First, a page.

Early in the pandemic, I had to delete Twitter from my phone. I had anxiety as I read opinion after opinion (which is all social media gives us, by the way) about what the virus meant and how it should be responded to: If you keep meeting in person, you’re murdering people. If you stop meeting in person, you’re caving to government and disobeying Jesus. If you meet only online you’re impoverishing people’s spiritual lives because we’re made for human interaction. If you meet in person you’re compromising your church’s witness to the community and no one will ever love Jesus again. If you stop meeting in person your church has abandoned its mission to share the love of Jesus with the community.

“In the Bible, Satan is called ‘the accuser of the brothers and sisters.’ So when we accuse each other regarding how we’re doing church right now, it’s not the Lord’s work we’re doing.”

It’s stupid, it’s wrong, and perhaps most significantly, when we make these kinds of accusations at each other, it’s not the Lord’s work we’re doing. In Scripture, Satan is called “the accuser of the brothers and sisters” (Rev. 12:10). That’s literally Satan’s job. He accuses us of wrongdoing, of not being enough, of being unforgivable, of being unredeemable. And here we are, claiming the name of Jesus even as we step out in a complete lack of grace and accuse one another. As Paul warned us, “But if you bite and devour one another, watch out that you are not consumed by one another” (Gal. 5:15).

When I look around, I see a creativity in churches that I’ve never seen before. Losing this one approach to doing church that we all held to be sacred has led so many churches to innovate and try to find life amid new constraints. That’s a good thing! It’s not a virtue to step up and accuse other churches or other Christians. (I am, of course, talking here about preference issues like whether to meet indoors, outdoors, or online. When it comes to sin issues, abuse, etc., darkness must be named and brought to light and justice.)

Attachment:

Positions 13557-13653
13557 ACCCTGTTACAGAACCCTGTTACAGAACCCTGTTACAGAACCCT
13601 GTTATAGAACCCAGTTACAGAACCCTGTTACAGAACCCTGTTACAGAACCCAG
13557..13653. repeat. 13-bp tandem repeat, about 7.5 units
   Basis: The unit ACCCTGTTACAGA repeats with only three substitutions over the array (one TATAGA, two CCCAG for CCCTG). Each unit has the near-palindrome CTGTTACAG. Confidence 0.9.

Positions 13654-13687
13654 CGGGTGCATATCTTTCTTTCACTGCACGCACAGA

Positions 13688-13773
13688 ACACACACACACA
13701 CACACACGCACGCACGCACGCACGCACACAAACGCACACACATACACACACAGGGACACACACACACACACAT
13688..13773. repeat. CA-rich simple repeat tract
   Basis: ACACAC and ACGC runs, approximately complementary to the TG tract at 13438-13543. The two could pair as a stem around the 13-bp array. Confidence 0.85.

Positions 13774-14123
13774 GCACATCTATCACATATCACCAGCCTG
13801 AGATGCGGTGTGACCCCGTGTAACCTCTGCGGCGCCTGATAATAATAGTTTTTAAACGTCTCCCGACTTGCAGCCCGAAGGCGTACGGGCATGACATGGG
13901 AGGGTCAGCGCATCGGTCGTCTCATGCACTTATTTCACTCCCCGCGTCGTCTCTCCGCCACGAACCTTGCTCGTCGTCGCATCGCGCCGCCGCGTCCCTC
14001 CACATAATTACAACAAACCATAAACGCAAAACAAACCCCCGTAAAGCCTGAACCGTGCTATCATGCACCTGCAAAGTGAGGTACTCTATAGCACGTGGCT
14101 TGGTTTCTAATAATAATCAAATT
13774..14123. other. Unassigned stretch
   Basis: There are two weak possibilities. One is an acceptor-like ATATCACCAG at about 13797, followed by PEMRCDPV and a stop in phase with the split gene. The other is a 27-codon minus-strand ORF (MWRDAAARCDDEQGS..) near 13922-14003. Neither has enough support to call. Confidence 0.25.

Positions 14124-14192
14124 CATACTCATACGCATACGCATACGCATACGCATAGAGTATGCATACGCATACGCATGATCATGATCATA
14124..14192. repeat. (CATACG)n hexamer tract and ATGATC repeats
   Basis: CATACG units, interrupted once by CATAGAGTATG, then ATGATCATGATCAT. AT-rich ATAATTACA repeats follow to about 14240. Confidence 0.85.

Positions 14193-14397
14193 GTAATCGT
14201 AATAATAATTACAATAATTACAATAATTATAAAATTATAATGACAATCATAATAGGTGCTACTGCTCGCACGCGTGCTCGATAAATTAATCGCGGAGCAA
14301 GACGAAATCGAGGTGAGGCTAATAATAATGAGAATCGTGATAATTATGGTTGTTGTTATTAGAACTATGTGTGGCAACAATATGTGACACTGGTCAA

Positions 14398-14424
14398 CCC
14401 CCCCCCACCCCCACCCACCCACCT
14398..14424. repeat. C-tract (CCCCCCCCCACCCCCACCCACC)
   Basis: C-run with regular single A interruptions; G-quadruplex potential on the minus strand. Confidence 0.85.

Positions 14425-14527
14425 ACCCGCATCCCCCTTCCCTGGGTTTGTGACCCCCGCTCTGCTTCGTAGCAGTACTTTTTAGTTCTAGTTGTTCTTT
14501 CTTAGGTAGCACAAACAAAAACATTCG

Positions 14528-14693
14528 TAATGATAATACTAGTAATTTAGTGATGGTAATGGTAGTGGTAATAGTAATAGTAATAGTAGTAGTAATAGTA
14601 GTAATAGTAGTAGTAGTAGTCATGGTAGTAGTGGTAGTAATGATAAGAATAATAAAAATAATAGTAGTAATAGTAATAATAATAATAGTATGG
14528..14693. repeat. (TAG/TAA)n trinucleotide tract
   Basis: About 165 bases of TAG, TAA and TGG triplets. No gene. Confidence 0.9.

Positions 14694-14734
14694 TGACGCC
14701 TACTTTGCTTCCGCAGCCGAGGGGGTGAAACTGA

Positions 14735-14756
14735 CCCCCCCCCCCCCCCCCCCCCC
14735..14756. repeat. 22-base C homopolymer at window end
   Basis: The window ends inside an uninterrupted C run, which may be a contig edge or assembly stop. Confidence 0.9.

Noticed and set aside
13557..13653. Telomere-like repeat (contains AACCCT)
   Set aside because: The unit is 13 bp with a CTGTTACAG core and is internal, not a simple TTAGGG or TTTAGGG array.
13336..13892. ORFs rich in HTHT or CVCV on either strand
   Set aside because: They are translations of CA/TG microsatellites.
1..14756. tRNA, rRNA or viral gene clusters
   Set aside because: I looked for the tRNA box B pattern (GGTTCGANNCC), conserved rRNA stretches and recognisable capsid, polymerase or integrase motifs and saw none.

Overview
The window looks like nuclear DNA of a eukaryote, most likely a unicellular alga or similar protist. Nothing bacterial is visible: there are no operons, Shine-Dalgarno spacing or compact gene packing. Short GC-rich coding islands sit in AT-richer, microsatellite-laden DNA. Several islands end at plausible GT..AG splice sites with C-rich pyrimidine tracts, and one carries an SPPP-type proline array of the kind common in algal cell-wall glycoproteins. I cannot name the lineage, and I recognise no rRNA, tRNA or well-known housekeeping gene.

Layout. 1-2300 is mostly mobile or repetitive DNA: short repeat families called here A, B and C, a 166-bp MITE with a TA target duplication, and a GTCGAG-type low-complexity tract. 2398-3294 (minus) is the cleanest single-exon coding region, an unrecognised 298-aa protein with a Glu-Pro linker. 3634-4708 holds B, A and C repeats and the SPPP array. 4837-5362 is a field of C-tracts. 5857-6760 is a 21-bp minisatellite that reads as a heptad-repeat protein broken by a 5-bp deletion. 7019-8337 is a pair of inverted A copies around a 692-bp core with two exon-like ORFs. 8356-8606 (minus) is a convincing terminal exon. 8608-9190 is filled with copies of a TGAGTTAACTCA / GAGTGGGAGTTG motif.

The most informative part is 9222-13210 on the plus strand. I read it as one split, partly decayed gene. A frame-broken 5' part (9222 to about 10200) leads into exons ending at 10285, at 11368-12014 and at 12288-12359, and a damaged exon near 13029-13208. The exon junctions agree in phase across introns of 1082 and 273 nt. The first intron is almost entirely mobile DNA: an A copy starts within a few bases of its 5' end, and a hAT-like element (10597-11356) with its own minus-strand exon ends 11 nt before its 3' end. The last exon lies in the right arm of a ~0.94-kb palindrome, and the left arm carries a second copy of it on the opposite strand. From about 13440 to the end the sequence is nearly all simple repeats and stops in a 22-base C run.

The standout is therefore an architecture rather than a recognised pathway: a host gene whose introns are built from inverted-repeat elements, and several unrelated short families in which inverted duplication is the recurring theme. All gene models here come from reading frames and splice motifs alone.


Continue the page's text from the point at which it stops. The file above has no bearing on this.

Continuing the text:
The kingdom of God doesn’t look like hatred and strife and division and self-exaltation and political jockeying. This current cultural moment has given us yet another opportunity to be jackasses in the name of Jesus. But it’s also an opportunity for love, grace, and encouragement. So I want to fight the impulse to accuse and tear down and instead look at so many of my brothers and sisters who are simply doing their best and say, “Great job! Hang in there! You’re doing well, and I know God will continue to guide you.” May God use this time to shape his church into what he wants it to be for this time and for the times ahead.

Mark has been serving in pastoral roles for over 15 years. After a decade in various teaching and administrative roles at Eternity Bible College, Mark now works with Ryan as an associate pastor in Sacramento, California. His books include Resonate: Enjoying God’s Gift of Music and the New York Times bestseller Multiply: Disciples Making Disciples, which he co-authored with Francis Chan. This site contains affiliate links to products. We may receive a commission for purchases made through these links. There are costs associated with running the blog. These links help to cover overhead.